As the world slowly unlocks itself after a long, tense period of illness and fear, people wonder, when can I travel again?
This year, the travel industry, worth $8 trillion, teetered on collapse as the pandemic forced thousands of would-be travelers to abandon their vacation plans. In March, the U. S. Travel Association predicted nearly 6 million travel-related jobs would be lost in the U. S. and possibly up to 50 million worldwide. Current losses in the industry are well over that lost following 9/11, travel officials say 6 to 7 times higher. Many events, including the Olympics, have been canceled. And these losses aren’t just overseas, they’re within the U. S. borders as well.
Yet, fledgling efforts are being made to open Europe to travelers. Beginning July 1, Europe opened its borders to a select list of countries, determined primarily on those who show clear signs of containing the Coronavirus. First on the list of non-essential travelers are residents of other European countries. This includes the U. K., despite its exit from the E. U. This list will be reviewed by European officials every two weeks.
Other English-speaking nations, such as Canada and Australia, are also on the approved list. Americans, however, are not. For the moment, anyway. But it’s nothing personal. As the nation with the highest number of Covid-19 cases and deaths, we can understand this exclusion. But it means we may have to put off our travel plans longer than we’d like. In fact, the U. S. State Department is discouraging any international travel during the current period. Americans can, however, travel to Ireland and Britain, but must undergo a 14-day quarantine upon arrival. That doesn’t sound like a fun start to the vacation, does it?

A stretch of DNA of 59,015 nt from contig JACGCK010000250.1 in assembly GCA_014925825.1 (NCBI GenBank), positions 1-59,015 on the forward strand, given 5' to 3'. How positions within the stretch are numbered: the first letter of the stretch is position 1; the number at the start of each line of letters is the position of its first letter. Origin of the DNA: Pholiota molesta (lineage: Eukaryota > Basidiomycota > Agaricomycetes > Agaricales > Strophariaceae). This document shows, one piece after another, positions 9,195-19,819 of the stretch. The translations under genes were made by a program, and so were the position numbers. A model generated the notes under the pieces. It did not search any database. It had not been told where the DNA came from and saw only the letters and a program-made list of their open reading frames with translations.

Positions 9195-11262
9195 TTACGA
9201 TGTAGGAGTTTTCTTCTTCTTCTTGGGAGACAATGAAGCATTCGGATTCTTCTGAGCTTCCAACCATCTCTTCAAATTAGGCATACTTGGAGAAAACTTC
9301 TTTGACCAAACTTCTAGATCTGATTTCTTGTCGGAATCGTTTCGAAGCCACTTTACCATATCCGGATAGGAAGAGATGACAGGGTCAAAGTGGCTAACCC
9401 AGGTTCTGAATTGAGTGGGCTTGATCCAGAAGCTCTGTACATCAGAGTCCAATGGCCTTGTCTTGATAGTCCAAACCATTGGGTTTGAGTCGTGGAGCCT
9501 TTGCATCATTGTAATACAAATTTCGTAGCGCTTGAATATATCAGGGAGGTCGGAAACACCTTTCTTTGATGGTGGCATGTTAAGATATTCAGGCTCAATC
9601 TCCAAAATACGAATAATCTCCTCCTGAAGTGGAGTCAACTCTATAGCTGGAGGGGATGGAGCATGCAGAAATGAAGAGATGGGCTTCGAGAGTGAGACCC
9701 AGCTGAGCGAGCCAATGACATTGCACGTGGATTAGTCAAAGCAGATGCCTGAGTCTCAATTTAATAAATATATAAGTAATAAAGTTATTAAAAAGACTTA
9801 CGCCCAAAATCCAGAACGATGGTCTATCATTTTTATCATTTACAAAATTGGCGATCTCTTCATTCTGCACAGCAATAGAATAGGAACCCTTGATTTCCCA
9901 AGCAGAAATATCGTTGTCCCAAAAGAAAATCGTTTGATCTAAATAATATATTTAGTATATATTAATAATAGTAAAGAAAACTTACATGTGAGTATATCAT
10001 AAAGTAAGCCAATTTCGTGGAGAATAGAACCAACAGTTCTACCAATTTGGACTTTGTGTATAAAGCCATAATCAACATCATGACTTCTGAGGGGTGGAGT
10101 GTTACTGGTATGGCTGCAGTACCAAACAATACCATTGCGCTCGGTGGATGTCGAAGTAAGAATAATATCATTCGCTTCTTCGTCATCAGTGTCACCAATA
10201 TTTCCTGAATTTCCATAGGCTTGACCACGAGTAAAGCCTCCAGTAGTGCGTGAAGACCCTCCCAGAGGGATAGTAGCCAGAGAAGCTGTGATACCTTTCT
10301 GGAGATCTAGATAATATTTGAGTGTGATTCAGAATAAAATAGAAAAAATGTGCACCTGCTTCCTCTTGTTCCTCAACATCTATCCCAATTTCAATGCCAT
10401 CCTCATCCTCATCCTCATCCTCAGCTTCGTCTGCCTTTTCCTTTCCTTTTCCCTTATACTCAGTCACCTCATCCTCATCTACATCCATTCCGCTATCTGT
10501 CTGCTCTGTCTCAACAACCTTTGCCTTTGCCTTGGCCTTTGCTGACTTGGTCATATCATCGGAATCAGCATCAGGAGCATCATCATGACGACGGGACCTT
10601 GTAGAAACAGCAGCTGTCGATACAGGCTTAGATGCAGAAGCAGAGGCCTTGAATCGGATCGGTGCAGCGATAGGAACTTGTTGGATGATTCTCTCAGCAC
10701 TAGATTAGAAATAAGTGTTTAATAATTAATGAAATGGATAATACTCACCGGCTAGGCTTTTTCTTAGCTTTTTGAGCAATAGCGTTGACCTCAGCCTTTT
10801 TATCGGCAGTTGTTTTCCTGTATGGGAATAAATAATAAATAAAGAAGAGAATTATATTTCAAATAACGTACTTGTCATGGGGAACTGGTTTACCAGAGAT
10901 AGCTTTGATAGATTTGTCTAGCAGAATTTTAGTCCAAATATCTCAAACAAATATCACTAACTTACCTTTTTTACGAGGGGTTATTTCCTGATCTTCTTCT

Amidst new worries daily and unclear answers about the near future, one thing is for sure: Europe isn’t going anywhere. And France isn’t going anywhere, either.
There’s no harm in dreaming and planning ahead. It may just keep you sane, keep your interest alive, remind you that there is something on the other side of all of this insanity. We all need that spark of hope. Things will return to (modified) normal one day. And you’ll be again able to head to the airport with your tickets to France in your bag and excitement in your heart.
What can you do in the meantime? I’ve created a free printable, My France Wish List, to help you in your dreaming process. It’s a dreaming-of-France trip template that you can fill in as you dream a little from your armchair.
Research a little, too. Where were you planning to go before your vacation got canceled? Can you make it even better when you finally do go? What can you add on to your previous plans? If you didn’t plan a trip, where have you always wanted to go? Maybe you’ve gone to France several times and (like me) you’re simply in love with the place, but want to think outside the box. How about a self-drive boat tour down the Seine or on one of the canals? How about one of the Oliver’s France road-trip itineraries to southwestern France, to Brittany, or to Normandy? How about a wine-castle-hot-air-balloon trip to the Loire Valley with a few mushroom caves thrown in for fun? (A new edition of A French Garden: The Loire Valley is now available for your advance research!)
You can even learn some French while you wait to be able to return. That will definitely serve you well since you’ll have time to get a foundation before you go. And if you’re stuck at home, you may just have time or want the mental stimulation of a new language. A new edition of Real French for Travelers is also available, with an online course coming soon.
If learning some French is too big a task for now, consider the free online mini-course on polite words and phrases in French.
In any case, there’s much to look forward to once we are out of this solemn season. Look for the silver lining in your own life as much as you can. Be careful, be patient, and be loving to those around you.
And know that France is patiently waiting for you, too.